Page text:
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Legal Information: Kansas

State Gun Laws

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April 8, 2020

What is the difference between federal and state gun laws?

In these gun laws pages, we refer to both “federal gun laws” and “state gun laws.”  The major difference between the two has to do with who makes the law, who prosecutes someone who violates the law, and what the penalty is for breaking the law.

One reason why it is important for you to know that there are these two sets of gun laws is so that you can understand all of the possible ways that the abuser might be breaking the law, and you can better protect yourself.  Throughout this section, we will be referring mostly to state laws.  Be sure to also read our Federal Gun Laws pages to see if any federal laws apply to your situation as well.  You will need to read both state and federal laws to see which ones, if any, the abuser might be violating.

If you are calling the police because you believe the abuser has violated a gun law, you do not necessarily need to be able to tell the police which law was violated (state versus federal) but local police cannot arrest someone for violating federal law, only for violating state/local laws.  Only federal law enforcement, the Bureau of Alcohol, Tobacco and Firearms (“ATF”), can arrest someone for violating federal laws. If the local police believe that a state law is being violated, they could arrest the abuser and hand the case over to the state prosecutor.  If the local police believe a federal law is being violated, hopefully, the police department will notify the ATF or perhaps the U.S. Attorney’s office in your state (which is the federal prosecutor).  For information on how you can contact ATF directly to report the violation of federal gun laws, go to Who do I notify if I think the abuser should not have a gun?  If the abuser is breaking both state and federal laws, s/he might be prosecuted in both state and federal court.

I am a victim of domestic violence and the abuser has a gun. Is this legal?

Kansas state law says that it is illegal for the following people to own or possess a firearm:

  • someone under age 18 (unless the barrel is at least 12 inches long, then it’s OK);
  • a person who is addicted to (and illegally using) drugs;
  • a person who is/was mentally ill or an alcohol/drug abuser and subject to involuntary commitment for care and treatment;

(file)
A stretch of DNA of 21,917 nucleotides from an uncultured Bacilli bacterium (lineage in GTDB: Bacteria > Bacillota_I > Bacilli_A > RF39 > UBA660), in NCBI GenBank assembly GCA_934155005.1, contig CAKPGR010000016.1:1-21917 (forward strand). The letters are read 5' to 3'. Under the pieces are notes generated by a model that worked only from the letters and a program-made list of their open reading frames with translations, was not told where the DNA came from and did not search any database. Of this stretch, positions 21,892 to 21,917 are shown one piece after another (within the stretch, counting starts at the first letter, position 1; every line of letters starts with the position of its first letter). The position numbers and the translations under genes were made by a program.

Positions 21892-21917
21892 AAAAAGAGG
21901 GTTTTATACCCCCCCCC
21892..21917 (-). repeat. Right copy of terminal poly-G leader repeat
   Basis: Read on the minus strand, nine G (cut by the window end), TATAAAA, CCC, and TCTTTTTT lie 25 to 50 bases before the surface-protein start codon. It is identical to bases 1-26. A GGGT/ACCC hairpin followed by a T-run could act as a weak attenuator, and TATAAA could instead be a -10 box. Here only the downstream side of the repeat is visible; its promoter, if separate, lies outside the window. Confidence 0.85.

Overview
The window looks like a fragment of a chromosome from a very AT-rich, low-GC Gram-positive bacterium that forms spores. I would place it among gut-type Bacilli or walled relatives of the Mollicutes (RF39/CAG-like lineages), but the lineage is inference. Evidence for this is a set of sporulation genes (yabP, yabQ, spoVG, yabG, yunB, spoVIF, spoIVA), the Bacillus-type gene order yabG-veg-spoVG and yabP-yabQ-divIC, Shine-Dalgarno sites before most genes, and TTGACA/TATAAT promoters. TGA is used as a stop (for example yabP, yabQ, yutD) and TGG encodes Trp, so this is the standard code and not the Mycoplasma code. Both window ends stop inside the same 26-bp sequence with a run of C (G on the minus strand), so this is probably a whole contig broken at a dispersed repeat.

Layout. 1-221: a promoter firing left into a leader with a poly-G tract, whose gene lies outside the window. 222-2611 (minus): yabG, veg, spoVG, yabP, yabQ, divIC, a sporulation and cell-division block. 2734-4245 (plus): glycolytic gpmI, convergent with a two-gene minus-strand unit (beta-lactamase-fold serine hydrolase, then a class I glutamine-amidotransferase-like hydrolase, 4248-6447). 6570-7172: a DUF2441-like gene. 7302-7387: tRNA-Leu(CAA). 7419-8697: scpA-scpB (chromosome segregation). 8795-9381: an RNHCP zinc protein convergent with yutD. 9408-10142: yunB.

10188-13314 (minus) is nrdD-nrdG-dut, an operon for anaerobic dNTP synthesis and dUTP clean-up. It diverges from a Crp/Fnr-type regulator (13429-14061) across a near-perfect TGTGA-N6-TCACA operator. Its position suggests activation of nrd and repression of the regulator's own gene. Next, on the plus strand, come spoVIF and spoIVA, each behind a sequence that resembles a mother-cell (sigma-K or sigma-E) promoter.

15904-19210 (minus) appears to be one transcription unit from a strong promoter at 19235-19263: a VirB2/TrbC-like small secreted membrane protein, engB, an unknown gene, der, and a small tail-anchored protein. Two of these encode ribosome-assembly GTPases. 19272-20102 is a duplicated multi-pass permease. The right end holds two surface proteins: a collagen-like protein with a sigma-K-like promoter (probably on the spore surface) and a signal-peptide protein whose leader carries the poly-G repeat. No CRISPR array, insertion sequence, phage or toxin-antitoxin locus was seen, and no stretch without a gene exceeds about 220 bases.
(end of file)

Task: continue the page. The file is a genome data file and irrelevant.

• someone who is a fugitive from justice;
  • an immigrant (“alien”) who is an illegally or unlawfully in the United States;
  • someone who, within the past five years, has been convicted of a misdemeanor for a domestic violence offense in Kansas or a similar misdemeanor crime in another state;
  • someone who has a current protection order against him/her (“respondent”) that meets the following three conditions:
    1. It was issued after a hearing and the respondent received notice of the hearing beforehand and had the opportunity to participate in the hearing;
    2. It restrains the respondent from doing any of the following:

      • harassing, stalking, or threatening an intimate partner, the intimate partner’s child, or the respondent’s child; or

      • engaging in other conduct that would place an intimate partner in reasonable fear of bodily injury to himself/herself or his/her child; and

    3. The protection order:

      • includes a finding by the judge that the respondent represents a “credible threat” to the physical safety of the intimate partner or his/her child; or

      • has terms in it that clearly prohibit the use, attempted use, or threatened use of physical force against the intimate partner or his/her child that would reasonably be expected to cause bodily injury;1

  • a person who has been convicted of a “person felony,” which are various drug crimes (listed in sections K.S.A. 21-5701 through 21-5717 of the law); or convicted of any violation of the uniform controlled substances act prior to July 1, 2009;
  • someone who was a “juvenile offender” of an act which comes under the “person felony” crimes or uniform controlled substances act prior to July 1, 2009, AND was in possession of a firearm when s/he committed the crime;
  • someone who was convicted of certain felonies within the past 5 or 10 years, or has been released from imprisonment for a felony; or someone who was a juvenile offender for these felonies AND had a gun at the time of the crime.2

1 Kan. Stat. Ann.§ 21-6301(a)(10), (a)(13), (a)(14)-(18)
2 Kan. Stat. Ann.§ 21-6304(a)